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Small fruits have more aroma
(aid) - Pickled cucumbers are less well known than the classic cucumber. The vegetables have a pleasant aroma with a slight bitter note, which can unfold optimally by pickling. Those who prepare the delicacy themselves, as in grandma's time, enrich their pantry with a delicious side dish of meat, fish and cheese. Pickled cucumbers can also score with many positive ingredients. These include vitamins B1, C and provitamin A as well as the minerals potassium, calcium, phosphorus and iron. Due to the high water content of 97 percent, they are extremely low in calories at 8 kcal per 100 g.
Sour cucumbers, also called pickled cucumbers, work best if you wash the vegetables, dry them, rub them with salt and let them stand overnight. Use only small, firm and stain-free cucumbers, because larger specimens usually become too soft. Then layer the cucumbers with vine leaves, dill and onions firmly in a sterile earthenware pot and pour a salt solution over them. The pot is left covered and left to stand cool for ten days. Lactic acid fermentation makes the cucumbers glassy-green and the liquid slightly milky. Although this doesn't look very appetizing, it is not harmful to health and does not reduce the taste.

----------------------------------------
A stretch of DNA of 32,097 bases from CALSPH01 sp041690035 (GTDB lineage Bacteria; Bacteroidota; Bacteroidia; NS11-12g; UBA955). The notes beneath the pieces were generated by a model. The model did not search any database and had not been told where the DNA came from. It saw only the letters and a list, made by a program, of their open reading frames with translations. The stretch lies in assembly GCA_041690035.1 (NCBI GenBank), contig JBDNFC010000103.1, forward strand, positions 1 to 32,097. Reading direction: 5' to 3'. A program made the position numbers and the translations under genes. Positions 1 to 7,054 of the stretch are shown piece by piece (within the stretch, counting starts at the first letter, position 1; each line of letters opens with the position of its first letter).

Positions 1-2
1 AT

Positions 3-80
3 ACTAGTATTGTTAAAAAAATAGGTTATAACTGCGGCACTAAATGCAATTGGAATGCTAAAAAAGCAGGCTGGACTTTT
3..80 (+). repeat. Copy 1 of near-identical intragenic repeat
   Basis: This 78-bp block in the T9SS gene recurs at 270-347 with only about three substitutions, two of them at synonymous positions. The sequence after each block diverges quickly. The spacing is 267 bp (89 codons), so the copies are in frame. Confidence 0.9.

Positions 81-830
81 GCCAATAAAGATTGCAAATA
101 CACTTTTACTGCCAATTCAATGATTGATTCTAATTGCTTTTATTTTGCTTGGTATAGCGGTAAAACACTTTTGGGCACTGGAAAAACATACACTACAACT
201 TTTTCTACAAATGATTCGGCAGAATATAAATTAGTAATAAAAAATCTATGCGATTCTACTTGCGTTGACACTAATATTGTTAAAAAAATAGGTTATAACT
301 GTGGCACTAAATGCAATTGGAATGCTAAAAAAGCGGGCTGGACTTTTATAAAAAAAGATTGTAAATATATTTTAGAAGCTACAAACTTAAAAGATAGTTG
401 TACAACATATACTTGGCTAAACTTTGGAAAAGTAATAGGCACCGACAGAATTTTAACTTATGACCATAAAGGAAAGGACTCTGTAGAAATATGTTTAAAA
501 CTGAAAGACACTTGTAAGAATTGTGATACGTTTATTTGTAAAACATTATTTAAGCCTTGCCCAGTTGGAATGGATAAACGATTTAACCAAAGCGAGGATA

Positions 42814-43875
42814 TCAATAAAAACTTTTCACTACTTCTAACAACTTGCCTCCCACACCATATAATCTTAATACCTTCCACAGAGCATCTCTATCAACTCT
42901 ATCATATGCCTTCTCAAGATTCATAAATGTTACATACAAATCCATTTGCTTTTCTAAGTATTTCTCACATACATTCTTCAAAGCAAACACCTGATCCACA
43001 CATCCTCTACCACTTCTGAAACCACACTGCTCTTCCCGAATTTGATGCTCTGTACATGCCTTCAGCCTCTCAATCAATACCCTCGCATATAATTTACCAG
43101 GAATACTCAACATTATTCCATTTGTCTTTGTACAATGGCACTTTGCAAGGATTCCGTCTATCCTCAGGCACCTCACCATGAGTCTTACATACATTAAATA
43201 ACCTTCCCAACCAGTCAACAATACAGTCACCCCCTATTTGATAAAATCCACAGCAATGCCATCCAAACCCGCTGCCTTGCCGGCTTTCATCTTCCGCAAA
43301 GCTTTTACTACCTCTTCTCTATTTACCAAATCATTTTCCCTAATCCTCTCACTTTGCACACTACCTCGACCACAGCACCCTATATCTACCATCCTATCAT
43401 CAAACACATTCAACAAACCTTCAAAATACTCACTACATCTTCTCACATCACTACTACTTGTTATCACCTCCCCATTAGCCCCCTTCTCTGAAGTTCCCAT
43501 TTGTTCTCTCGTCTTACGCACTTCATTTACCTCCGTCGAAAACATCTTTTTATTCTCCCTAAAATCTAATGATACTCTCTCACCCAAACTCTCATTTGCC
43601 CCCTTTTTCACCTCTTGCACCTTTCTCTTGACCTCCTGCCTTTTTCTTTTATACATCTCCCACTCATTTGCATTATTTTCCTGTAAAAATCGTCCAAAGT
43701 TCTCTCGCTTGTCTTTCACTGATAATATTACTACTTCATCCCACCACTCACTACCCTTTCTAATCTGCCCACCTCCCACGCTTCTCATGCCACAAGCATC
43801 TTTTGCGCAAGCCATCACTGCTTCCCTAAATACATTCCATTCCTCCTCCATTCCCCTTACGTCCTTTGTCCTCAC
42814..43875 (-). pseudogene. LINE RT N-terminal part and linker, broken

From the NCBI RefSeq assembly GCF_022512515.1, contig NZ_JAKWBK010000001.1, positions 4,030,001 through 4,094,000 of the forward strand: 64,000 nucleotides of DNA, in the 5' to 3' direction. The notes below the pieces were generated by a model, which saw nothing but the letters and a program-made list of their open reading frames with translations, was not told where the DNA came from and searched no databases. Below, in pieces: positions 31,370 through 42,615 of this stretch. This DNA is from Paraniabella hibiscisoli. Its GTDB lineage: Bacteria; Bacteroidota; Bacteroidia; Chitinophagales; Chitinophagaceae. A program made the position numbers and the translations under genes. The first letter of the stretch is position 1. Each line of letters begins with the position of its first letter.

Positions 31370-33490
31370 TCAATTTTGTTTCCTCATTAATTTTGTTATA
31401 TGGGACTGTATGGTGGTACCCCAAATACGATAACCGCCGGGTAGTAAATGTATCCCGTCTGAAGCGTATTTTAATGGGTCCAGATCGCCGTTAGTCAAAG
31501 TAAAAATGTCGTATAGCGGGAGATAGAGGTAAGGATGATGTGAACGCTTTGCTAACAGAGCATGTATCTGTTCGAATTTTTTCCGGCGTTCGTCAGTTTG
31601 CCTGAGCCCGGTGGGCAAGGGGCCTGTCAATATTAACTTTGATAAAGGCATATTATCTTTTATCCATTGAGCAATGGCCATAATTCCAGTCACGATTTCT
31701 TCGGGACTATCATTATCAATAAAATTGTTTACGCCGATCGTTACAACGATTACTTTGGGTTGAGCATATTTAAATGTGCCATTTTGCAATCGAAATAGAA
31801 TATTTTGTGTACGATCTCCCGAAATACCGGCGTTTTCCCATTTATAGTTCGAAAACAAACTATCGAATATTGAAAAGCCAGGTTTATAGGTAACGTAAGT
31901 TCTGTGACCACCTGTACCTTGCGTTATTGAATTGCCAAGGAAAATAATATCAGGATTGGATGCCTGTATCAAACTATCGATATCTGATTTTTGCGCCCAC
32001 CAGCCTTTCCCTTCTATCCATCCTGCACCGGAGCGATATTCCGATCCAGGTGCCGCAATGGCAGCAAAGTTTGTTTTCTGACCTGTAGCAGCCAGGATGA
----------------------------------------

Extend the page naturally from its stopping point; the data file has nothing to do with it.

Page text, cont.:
Pickled cucumbers are also delicious. For ginger-pepper-cucumbers, the vegetables with shallots, ginger, dill flowers and chilli are distributed upright in clean screw-top jars. Bring the sugar, salt, mustard seeds, vinegar and water to the boil and pour the stock into the glasses until just below the rim. Close the jars and boil for 40 minutes at 90 degrees. After cooling, the cucumbers should remain in the sealed jar for at least a week before they are served.
Botanically speaking, pickled cucumbers belong to the gourd family (Cucurbitaceae) and originally come from India. In Germany, they are almost exclusively grown outdoors and grow on the ground or climbing.
Adventurous machines have been developed so that the harvest workers can work in a way that is easy on the back. They call themselves "cucumber flyers" and have up to 15 meter long booms on which over 30 employees pick in a lying position. During the season, the fields are "flown" up to 30 times in order to harvest only the young cucumbers.
Heike Kreutz, aid